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Increasing fire and the decline of fire adapted black spruce in the boreal forest

Baltzer Jennifer L., Day Nicola J., Walker Xanthe J., Greene David, Mack Michelle C., Alexander Heather D., Arseneault Dominique, Barnes Jennifer, Bergeron Yves, Boucher Yan, Bourgeau-Chavez Laura, Brown Carissa D., Carrière Suzanne, Howard Brian K., Gauthier Sylvie, Parisien Marc-André, Reid Kirsten A., Rogers Brendan M., Roland Carl, Sirois Luc, Stehn Sarah, Thompson Dan K., Turetsky Merritt R., Veraverbeke Sander, Whitman Ellen, Yang Jian et Johnstone Jill F.. (2021). Increasing fire and the decline of fire adapted black spruce in the boreal forest. Proceedings of the National Academy of Sciences, 118, (45), e2024872118.

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URL officielle: http://dx.doi.org/doi:10.1073/pnas.2024872118

Résumé

Intensifying wildfire activity and climate change can drive rapid forest compositional shifts. In boreal North America, black spruce shapes forest flammability and depends on fire for regeneration. This relationship has helped black spruce maintain its dominance through much of the Holocene. However, with climate change and more frequent and severe fires, shifts away from black spruce dominance to broadleaf or pine species are emerging, with implications for ecosystem functions including carbon sequestration, water and energy fluxes, and wildlife habitat. Here, we predict that such reductions in black spruce after fire may already be widespread given current trends in climate and fire. To test this, we synthesize data from 1,538 field sites across boreal North America to evaluate compositional changes in tree species following 58 recent fires (1989 to 2014). While black spruce was resilient following most fires (62%), loss of resilience was common, and spruce regeneration failed completely in 18% of 1,140 black spruce sites. In contrast, postfire regeneration never failed in forests dominated by jack pine, which also possesses an aerial seed bank, or broad-leaved trees. More complete combustion of the soil organic layer, which often occurs in better-drained landscape positions and in dryer duff, promoted compositional changes throughout boreal North America. Forests in western North America, however, were more vulnerable to change due to greater long-term climate moisture deficits. While we find considerable remaining resilience in black spruce forests, predicted increases in climate moisture deficits and fire activity will erode this resilience, pushing the system toward a tipping point that has not been crossed in several thousand years.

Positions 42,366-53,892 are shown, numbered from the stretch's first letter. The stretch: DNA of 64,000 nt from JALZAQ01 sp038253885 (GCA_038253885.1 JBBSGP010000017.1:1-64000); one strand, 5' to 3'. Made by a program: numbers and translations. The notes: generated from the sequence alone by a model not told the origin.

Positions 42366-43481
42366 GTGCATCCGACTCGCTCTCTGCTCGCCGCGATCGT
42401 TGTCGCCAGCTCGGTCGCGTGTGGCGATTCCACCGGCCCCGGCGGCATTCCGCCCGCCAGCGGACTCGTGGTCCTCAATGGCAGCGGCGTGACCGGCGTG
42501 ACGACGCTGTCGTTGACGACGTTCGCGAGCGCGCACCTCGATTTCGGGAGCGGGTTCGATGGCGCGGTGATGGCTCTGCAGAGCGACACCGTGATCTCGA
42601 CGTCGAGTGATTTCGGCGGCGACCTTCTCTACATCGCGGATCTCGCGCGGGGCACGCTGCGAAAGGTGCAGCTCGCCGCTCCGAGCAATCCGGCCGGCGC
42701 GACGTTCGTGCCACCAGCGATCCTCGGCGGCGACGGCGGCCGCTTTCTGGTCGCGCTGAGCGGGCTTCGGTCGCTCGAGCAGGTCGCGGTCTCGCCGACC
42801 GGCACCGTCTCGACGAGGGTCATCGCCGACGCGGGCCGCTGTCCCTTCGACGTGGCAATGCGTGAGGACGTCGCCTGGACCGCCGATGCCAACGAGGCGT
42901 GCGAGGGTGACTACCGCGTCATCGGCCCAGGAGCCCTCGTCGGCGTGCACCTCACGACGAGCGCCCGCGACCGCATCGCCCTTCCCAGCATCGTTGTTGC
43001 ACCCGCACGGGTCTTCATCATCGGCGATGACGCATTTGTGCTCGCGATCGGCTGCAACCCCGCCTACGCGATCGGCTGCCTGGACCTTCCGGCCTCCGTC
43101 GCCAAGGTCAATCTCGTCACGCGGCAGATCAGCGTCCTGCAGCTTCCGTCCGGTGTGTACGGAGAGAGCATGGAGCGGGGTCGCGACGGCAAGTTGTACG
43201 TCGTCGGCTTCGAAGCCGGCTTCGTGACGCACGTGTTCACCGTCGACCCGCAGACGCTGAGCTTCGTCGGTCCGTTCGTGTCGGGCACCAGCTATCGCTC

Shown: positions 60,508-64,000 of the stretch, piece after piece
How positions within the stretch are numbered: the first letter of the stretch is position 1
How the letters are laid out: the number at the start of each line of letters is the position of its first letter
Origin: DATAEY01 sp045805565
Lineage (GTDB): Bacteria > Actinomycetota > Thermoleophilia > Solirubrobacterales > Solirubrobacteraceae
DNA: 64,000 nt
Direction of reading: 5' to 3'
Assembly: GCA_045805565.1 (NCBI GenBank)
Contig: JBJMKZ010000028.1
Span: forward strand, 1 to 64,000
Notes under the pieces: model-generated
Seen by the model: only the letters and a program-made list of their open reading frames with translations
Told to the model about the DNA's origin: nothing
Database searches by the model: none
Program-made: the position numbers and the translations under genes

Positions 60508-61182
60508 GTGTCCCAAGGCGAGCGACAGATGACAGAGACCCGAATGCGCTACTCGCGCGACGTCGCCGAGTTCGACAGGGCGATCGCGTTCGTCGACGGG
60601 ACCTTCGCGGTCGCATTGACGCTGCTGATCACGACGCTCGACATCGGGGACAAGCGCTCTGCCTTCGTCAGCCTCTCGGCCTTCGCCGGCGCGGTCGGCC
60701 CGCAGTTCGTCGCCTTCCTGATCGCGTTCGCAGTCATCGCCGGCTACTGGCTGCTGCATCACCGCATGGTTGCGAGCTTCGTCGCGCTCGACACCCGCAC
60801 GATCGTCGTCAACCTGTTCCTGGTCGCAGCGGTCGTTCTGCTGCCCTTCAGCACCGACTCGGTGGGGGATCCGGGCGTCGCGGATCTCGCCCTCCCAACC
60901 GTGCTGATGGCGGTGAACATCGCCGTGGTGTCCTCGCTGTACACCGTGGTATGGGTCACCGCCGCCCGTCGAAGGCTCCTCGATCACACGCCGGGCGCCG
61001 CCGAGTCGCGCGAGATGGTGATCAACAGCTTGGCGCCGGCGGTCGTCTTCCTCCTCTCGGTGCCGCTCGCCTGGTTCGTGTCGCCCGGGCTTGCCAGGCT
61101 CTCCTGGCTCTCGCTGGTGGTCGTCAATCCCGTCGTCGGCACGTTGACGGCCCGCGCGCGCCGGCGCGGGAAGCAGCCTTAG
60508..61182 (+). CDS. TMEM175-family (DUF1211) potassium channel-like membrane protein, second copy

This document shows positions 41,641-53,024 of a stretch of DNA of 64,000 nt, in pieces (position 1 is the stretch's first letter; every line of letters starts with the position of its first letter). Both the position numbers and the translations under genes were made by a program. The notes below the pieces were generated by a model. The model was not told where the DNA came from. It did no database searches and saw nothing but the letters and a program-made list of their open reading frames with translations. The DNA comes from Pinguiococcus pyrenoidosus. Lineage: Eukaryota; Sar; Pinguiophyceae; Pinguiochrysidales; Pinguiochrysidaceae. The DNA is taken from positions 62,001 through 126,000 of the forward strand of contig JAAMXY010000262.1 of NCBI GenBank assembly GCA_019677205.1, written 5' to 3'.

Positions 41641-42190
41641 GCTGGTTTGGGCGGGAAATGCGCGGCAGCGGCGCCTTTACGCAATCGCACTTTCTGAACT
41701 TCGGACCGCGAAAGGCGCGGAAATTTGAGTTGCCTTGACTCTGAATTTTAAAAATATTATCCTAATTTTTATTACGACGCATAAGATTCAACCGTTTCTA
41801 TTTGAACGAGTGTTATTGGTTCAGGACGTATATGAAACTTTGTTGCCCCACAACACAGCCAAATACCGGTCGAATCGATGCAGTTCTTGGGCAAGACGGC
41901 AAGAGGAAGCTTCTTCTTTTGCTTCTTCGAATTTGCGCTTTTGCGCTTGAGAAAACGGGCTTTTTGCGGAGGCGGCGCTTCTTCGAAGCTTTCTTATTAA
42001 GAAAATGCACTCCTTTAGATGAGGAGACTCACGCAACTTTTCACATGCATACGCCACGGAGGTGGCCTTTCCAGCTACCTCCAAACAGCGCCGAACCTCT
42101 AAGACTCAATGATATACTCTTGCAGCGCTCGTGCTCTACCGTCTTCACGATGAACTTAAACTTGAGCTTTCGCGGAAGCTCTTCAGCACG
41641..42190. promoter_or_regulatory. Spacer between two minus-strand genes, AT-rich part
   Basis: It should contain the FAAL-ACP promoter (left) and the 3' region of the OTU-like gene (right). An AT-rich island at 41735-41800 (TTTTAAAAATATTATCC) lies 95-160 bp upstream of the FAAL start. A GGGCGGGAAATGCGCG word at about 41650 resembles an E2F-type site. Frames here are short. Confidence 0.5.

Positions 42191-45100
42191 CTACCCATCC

Type de document:Article publié dans une revue avec comité d'évaluation
ISSN:0027-8424
Volume:118
Numéro:45
Pages:e2024872118
Version évaluée par les pairs:Oui
Date:2021
Identifiant unique:10.1073/pnas.2024872118
Sujets:Sciences naturelles et génie > Sciences appliquées > Climatologie et météorologie
Sciences naturelles et génie > Sciences appliquées > Foresterie et sciences du bois
Sciences naturelles et génie > Sciences naturelles > Biologie et autres sciences connexes
Département, module, service et unité de recherche:Départements et modules > Département des sciences fondamentales
Mots-clés:wildfire, ecological state change, resilience, climate change, tree regeneration, Picea mariana
Déposé le:26 avr. 2022 23:39
Dernière modification:26 avr. 2022 23:39
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Creative Commons LicenseSauf indication contraire, les documents archivés dans Constellation sont rendus disponibles selon les termes de la licence Creative Commons "Paternité, pas d'utilisation commerciale, pas de modification" 2.5 Canada.

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